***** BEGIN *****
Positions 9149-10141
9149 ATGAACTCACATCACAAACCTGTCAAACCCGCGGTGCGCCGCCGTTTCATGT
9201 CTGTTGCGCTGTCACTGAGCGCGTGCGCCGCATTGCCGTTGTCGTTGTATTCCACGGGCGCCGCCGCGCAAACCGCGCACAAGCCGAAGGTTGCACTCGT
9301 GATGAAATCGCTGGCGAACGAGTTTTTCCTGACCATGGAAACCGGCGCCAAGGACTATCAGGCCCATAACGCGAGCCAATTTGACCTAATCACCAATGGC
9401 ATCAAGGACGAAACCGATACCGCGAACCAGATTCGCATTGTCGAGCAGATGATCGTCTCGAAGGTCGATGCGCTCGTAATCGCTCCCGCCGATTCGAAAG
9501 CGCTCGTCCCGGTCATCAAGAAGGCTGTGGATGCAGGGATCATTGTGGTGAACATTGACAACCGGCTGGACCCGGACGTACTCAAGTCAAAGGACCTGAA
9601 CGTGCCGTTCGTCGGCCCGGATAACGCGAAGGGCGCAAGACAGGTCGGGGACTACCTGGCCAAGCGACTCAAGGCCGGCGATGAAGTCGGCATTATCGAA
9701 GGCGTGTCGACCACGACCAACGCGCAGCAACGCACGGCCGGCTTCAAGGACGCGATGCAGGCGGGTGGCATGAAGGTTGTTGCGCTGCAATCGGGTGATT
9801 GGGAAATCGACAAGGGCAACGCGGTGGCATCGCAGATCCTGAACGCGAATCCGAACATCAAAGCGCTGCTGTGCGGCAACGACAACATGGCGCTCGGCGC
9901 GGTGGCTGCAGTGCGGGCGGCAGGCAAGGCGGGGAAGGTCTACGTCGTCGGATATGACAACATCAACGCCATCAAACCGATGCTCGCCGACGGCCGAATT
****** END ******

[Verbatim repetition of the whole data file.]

Positions 9149-10141
9149 ATGAACTCACATCACAAACCTGTCAAACCCGCGGTGCGCCGCCGTTTCATGT
9201 CTGTTGCGCTGTCACTGAGCGCGTGCGCCGCATTGCCGTTGTCGTTGTATTCCACGGGCGCCGCCGCGCAAACCGCGCACAAGCCGAAGGTTGCACTCGT
9301 GATGAAATCGCTGGCGAACGAGTTTTTCCTGACCATGGAAACCGGCGCCAAGGACTATCAGGCCCATAACGCGAGCCAATTTGACCTAATCACCAATGGC
9401 ATCAAGGACGAAACCGATACCGCGAACCAGATTCGCATTGTCGAGCAGATGATCGTCTCGAAGGTCGATGCGCTCGTAATCGCTCCCGCCGATTCGAAAG
9501 CGCTCGTCCCGGTCATCAAGAAGGCTGTGGATGCAGGGATCATTGTGGTGAACATTGACAACCGGCTGGACCCGGACGTACTCAAGTCAAAGGACCTGAA
9601 CGTGCCGTTCGTCGGCCCGGATAACGCGAAGGGCGCAAGACAGGTCGGGGACTACCTGGCCAAGCGACTCAAGGCCGGCGATGAAGTCGGCATTATCGAA
9701 GGCGTGTCGACCACGACCAACGCGCAGCAACGCACGGCCGGCTTCAAGGACGCGATGCAGGCGGGTGGCATGAAGGTTGTTGCGCTGCAATCGGGTGATT
9801 GGGAAATCGACAAGGGCAACGCGGTGGCATCGCAGATCCTGAACGCGAATCCGAACATCAAAGCGCTGCTGTGCGGCAACGACAACATGGCGCTCGGCGC
9901 GGTGGCTGCAGTGCGGGCGGCAGGCAAGGCGGGGAAGGTCTACGTCGTCGGATATGACAACATCAACGCCATCAAACCGATGCTCGCCGACGGCCGAATT